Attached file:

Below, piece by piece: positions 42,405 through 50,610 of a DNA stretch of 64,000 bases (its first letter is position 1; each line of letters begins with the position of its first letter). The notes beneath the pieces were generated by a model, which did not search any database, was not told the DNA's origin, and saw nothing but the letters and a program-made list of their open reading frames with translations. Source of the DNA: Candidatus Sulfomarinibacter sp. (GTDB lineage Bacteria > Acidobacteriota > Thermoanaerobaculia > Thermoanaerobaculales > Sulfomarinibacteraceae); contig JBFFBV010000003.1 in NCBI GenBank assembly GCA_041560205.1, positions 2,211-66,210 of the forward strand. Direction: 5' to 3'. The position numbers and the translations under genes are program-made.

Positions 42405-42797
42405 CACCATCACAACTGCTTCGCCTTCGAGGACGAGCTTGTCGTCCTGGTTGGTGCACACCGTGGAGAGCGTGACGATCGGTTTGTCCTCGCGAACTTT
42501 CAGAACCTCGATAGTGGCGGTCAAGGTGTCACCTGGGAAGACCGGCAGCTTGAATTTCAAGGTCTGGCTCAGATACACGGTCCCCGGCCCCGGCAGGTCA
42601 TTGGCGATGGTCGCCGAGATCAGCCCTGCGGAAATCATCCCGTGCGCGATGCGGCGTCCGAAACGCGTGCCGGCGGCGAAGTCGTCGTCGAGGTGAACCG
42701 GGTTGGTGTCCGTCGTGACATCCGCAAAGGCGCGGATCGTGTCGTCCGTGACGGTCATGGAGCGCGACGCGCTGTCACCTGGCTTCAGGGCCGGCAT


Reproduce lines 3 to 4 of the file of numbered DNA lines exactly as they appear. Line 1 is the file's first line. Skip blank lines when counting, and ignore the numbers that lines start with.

42405 CACCATCACAACTGCTTCGCCTTCGAGGACGAGCTTGTCGTCCTGGTTGGTGCACACCGTGGAGAGCGTGACGATCGGTTTGTCCTCGCGAACTTT
42501 CAGAACCTCGATAGTGGCGGTCAAGGTGTCACCTGGGAAGACCGGCAGCTTGAATTTCAAGGTCTGGCTCAGATACACGGTCCCCGGCCCCGGCAGGTCA